At the tail-end of 2019, Congress enacted the SECURE Act, short for “Setting Every Community Up For Retirement Enhancement Act.” The Act holds provisions for both sponsors and participants of retirement plans with qualified funds, like IRAs or 401k plans. The Act is generally favored for promoting financial security and retirement savings for plan owners. However, there are some significant disadvantages for distributing retirement plans after the original account owner’s death in some cases. Here are the key estate planning considerations that impact plan owners:
• Required Minimum Distributions (RMDs): Plan owners must now wait until age 72 to begin drawing RMDs. Before the Act, owners had to begin drawing RMDs at age 70 ½. If a plan owner started taking RMDs before 1/1/2020, the Act has no change for those individuals.
• Penalty-Free Withdrawals for Birth or Adoption: Plan owners can now withdraw up to $5,000 without penalty within one year of a birth or adoption.
• Contributions to IRAs at Any Age: The Act now allows plan owners to contribute to a traditional (non-Roth) IRA at any age if the owner is still working. Before the Act, an owner could not contribute to an IRA after age 70 ½. An accountant or financial advisor can guide these recommendations to maximize any tax advantages.
• Stretch Out IRA Plans Eliminated: With limited exceptions, under the Act an inherited IRA must now be distributed over 10 years or less after the death of the original account owner. Surviving spouses, minors, and some disabled individuals are some exceptions to the 10-year rule and are still permitted to take inherited IRA distributions longer than 10 years; the 10-year rule would then apply upon their death. Typically, a minor who inherits an IRA will likely have to accept distributions (and pay taxes on the distributions) before age 28. Before the Act, it was possible to “stretch out” the distribution of an inherited IRA over the life of a beneficiary by designating as a beneficiary a trust with conduit provisions. This new aspect of the Act holds significant, and somewhat detrimental, changes for the amount of taxes a beneficiary could pay upon receiving the assets, the timing a beneficiary can receive the assets, and the ability to protect the assets from a beneficiary’s creditor. If an IRA or other retirement plan names a trust as a beneficiary, the Act introduces numerous considerations for structuring an estate plan that maximizes plan benefits and also protects beneficiaries.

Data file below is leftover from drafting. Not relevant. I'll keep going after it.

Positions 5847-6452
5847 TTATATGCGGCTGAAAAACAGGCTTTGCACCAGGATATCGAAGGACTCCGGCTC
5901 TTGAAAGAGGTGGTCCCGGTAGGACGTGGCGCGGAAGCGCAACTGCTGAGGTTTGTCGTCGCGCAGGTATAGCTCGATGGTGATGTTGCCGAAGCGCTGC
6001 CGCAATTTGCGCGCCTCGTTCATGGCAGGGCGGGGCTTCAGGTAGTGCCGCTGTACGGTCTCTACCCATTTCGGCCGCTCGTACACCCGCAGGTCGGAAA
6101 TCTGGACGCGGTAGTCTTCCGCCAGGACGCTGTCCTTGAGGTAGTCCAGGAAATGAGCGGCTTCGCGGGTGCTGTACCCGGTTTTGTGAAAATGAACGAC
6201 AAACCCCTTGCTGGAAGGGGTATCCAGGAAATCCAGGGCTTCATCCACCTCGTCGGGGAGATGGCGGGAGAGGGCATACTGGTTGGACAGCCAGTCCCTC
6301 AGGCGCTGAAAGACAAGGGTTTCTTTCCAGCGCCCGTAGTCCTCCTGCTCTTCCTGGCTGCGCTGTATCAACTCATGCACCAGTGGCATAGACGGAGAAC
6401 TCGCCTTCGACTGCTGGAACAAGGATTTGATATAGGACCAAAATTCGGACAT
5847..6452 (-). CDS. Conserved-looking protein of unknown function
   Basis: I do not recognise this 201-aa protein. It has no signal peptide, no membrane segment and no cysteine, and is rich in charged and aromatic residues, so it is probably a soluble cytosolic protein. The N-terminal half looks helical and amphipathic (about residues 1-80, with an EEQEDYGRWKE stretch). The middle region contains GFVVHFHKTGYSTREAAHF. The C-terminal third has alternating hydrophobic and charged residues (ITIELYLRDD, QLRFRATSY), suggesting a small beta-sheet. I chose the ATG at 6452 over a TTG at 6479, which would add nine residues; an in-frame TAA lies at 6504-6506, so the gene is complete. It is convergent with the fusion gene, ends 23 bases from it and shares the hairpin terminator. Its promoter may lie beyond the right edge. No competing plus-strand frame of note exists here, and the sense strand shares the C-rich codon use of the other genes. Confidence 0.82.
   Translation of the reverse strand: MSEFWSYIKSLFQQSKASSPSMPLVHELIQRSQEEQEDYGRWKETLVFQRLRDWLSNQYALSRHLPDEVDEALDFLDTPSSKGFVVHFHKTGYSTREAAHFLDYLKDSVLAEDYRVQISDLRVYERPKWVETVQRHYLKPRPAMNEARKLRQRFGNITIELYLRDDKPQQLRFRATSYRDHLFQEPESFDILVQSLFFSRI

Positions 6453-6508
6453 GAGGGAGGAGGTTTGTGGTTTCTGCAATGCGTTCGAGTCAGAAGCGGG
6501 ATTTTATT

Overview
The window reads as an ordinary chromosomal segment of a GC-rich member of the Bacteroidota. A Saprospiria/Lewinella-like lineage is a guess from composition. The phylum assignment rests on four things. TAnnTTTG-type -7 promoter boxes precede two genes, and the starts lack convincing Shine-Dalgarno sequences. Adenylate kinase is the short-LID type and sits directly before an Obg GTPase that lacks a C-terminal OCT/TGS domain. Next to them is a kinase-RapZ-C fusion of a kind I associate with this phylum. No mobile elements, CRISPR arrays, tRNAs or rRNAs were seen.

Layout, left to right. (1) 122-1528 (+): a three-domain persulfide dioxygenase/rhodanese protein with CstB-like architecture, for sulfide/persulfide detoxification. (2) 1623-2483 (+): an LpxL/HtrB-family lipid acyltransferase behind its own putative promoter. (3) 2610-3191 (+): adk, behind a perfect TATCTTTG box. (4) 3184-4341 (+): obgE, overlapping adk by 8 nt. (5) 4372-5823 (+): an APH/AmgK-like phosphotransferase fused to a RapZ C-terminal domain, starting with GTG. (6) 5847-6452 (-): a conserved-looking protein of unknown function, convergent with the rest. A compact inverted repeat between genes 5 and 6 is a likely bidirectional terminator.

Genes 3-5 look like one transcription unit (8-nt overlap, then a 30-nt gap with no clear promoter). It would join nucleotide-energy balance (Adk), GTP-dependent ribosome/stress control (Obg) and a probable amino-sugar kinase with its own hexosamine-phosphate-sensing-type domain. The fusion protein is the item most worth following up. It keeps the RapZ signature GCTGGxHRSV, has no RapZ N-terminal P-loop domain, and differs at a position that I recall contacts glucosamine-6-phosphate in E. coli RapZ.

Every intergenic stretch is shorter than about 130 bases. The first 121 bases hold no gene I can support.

With the SECURE Act in place, it is imperative to review your retirement plan, tax plan, and estate plan with your trusted financial advisor, accountant, and estate planning attorney. You will likely need to review or revise your plan in these circumstances:
• If your estate plan names a trust as a beneficiary of your retirement plan with the goal of holding assets in trust for a beneficiary. It will be necessary to consider the Act’s practical effects on your trust and whether or not the trust will continue to meet your goals for the beneficiaries.
• If you named a much younger person as a beneficiary of a retirement plan with the goal of stretching out the plan over the life of the beneficiary.
• If your estate plan is comprised of specific timed distributions to a beneficiary premised upon the goal that the beneficiary could take RMDs for their lifetime.